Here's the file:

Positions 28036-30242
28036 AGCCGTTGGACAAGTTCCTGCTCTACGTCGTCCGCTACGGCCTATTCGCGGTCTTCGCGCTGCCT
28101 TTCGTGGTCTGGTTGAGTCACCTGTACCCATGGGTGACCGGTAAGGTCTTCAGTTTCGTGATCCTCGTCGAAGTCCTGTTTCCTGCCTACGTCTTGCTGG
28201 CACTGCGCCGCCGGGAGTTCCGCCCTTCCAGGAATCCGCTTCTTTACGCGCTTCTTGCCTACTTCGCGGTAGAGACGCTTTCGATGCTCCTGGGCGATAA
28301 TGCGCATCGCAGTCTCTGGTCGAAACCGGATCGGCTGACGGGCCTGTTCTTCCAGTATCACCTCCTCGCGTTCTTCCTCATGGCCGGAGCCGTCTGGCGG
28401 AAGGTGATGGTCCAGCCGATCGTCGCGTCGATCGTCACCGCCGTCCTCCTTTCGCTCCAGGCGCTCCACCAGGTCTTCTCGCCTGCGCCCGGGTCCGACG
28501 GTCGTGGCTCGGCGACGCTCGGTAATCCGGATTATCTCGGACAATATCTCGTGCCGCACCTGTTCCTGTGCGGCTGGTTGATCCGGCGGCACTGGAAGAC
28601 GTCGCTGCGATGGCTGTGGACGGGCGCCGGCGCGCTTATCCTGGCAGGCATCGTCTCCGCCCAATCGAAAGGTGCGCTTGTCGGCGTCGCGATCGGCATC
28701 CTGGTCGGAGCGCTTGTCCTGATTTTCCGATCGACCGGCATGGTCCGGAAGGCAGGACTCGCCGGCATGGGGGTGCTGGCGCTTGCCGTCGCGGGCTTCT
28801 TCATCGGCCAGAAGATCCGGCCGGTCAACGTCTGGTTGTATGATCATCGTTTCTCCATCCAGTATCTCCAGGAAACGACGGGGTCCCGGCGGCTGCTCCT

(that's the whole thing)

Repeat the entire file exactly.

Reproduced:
Positions 28036-30242
28036 AGCCGTTGGACAAGTTCCTGCTCTACGTCGTCCGCTACGGCCTATTCGCGGTCTTCGCGCTGCCT
28101 TTCGTGGTCTGGTTGAGTCACCTGTACCCATGGGTGACCGGTAAGGTCTTCAGTTTCGTGATCCTCGTCGAAGTCCTGTTTCCTGCCTACGTCTTGCTGG
28201 CACTGCGCCGCCGGGAGTTCCGCCCTTCCAGGAATCCGCTTCTTTACGCGCTTCTTGCCTACTTCGCGGTAGAGACGCTTTCGATGCTCCTGGGCGATAA
28301 TGCGCATCGCAGTCTCTGGTCGAAACCGGATCGGCTGACGGGCCTGTTCTTCCAGTATCACCTCCTCGCGTTCTTCCTCATGGCCGGAGCCGTCTGGCGG
28401 AAGGTGATGGTCCAGCCGATCGTCGCGTCGATCGTCACCGCCGTCCTCCTTTCGCTCCAGGCGCTCCACCAGGTCTTCTCGCCTGCGCCCGGGTCCGACG
28501 GTCGTGGCTCGGCGACGCTCGGTAATCCGGATTATCTCGGACAATATCTCGTGCCGCACCTGTTCCTGTGCGGCTGGTTGATCCGGCGGCACTGGAAGAC
28601 GTCGCTGCGATGGCTGTGGACGGGCGCCGGCGCGCTTATCCTGGCAGGCATCGTCTCCGCCCAATCGAAAGGTGCGCTTGTCGGCGTCGCGATCGGCATC
28701 CTGGTCGGAGCGCTTGTCCTGATTTTCCGATCGACCGGCATGGTCCGGAAGGCAGGACTCGCCGGCATGGGGGTGCTGGCGCTTGCCGTCGCGGGCTTCT
28801 TCATCGGCCAGAAGATCCGGCCGGTCAACGTCTGGTTGTATGATCATCGTTTCTCCATCCAGTATCTCCAGGAAACGACGGGGTCCCGGCGGCTGCTCCT